Good Time is nothing if not an excoriating testament to the things people will do to capture what they thought was promised to them, no matter what parameters they have to transgress.

 

Related Articles

Film
Film

9 Insane Scenarios for the Next Fast & Furious Movie

Film
Film

Our First Look At ‘The Last Jedi’ Got Us Like…

Film
Film

Lady Gaga and Bradley Cooper Side Hustle Coachella

Film
Film

No One Knows What’s Happening in ‘Free Fire’

Film
Film

This Video of Vin Diesel Voicing Groot in 5 Different Languages Is Everything

Film
Film

What to See at This Year’s Tribeca Film Festival

Ad

Latest News

moneybagg-yo-still Video

Moneybagg Yo Levels Up With “Important” Video

"Tell the label, 'Open up the budget'"
Confederate Statue News

It’s Time to Tear Down All of the Racist Statues

Baltimore is the latest city to remove its Confederate memorials
dave-east-slow-down News

Dave East Releases ‘Paranoia’ Tracklist, Unveils Nas & Chris Brown Features

The project features Chris Brown and Nas
bun-b News

Watch Bun B Keep it Trill in Trumpland

Front, back & fuck you
charlottesville-both-sides Features

Both Sides Now: Where Do We Go After Charlottesville?

Searching for common ground
Music Video

PREMIERE: Twista Turns His “Disrespectful” Video Into a Straight-Up Slasher Flick

Jason Vorhees mode
Art

Watch Pete Miser Create Paper Script Album Art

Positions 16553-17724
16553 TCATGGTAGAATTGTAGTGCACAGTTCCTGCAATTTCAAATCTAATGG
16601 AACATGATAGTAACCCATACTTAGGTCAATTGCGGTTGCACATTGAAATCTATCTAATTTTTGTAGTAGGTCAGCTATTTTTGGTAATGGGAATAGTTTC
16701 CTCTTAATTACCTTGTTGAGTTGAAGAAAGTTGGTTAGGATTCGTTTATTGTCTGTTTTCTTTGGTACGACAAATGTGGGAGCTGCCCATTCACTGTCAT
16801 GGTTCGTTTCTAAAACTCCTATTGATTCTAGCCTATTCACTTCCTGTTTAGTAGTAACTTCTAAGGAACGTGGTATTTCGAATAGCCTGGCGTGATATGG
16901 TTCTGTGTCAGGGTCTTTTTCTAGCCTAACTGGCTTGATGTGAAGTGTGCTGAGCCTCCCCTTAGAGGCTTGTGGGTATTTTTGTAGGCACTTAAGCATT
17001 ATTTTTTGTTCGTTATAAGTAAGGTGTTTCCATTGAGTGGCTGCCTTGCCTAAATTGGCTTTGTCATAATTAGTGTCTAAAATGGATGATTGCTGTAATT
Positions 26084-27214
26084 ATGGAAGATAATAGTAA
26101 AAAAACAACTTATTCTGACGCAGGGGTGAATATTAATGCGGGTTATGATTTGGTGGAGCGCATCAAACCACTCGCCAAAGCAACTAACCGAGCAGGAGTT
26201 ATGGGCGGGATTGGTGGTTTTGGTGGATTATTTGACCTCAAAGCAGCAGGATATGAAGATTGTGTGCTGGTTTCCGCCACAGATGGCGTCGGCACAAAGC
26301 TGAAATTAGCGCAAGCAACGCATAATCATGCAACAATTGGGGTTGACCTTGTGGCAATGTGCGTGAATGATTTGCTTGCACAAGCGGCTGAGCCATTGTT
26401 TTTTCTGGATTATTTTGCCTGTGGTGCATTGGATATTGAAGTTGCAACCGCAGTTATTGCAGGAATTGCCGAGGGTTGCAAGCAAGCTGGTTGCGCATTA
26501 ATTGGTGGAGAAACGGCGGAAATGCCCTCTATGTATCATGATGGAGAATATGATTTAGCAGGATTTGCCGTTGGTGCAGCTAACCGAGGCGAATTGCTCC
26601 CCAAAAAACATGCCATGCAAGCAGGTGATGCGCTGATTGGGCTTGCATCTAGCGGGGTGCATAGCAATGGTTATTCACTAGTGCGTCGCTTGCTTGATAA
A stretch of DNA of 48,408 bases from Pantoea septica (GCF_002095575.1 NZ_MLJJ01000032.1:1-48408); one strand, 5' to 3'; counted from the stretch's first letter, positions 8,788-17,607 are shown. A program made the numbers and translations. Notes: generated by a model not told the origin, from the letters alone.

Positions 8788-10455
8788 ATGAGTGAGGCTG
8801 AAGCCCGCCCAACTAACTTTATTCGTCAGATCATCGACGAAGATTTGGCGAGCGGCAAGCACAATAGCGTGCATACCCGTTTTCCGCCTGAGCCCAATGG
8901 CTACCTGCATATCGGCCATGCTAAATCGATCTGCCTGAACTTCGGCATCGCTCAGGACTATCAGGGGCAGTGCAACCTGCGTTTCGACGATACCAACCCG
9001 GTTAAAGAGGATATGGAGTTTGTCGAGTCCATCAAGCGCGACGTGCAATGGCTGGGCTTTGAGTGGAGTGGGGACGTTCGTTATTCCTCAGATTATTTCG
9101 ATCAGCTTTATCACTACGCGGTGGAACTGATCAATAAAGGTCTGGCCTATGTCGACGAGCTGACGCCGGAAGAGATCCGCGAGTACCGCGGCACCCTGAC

Kinfolk artist crafts his own 'Depression Era Thinking' cover
nba-2k18 News

‘NBA 2K18’ Celebrates Prodigy of Mobb Deep in New Trailer

The clip features "Shook Ones"
willie-d-geto-boys Music

How to Survive the AmeriKKKan Nightmare, A Playlist

Charlottesville is on our mind, and this is what we're listening to
nicholas-fulcher Hey, You're Cool

Hey, You’re Cool! Nicholas Fulcher

"Don't stop 'till you secure the bag"
south-park-20-years Features

Everything I Need To Know About Charlottesville I Learned on ‘South Park’

Trey Stone and Matt Parker predicted the future for the last 20 years
Daily Blunt News

LeBron James Calls Trump the “So-Called President”

The NBA star once again uses his platform to take a stand
digital-nas Music Video

PREMIERE: You Can “Hate” Digital Nas Video Now

What's in a name?
obama pretending to use a smart phone News

Barack Obama’s Charlottesville Response Becomes “Most-Liked” Tweet Ever

"Love comes more naturally to the human heart than its opposite"
a$ap mob walks around in their music video for "feels so good." the third single off of their upcoming cozy tapes vol. 2: too cozy project dropping at the end of august. Music Video

A$AP Mob Fights For Camera Time In “Feels So Good” Video

They debuted the track on 'The Tonight Show'
mf-doom-jay-electronica Music

MF DOOM and Jay Electronica Finally Release Their Fire Collaboration “True Light...

This is not a drill!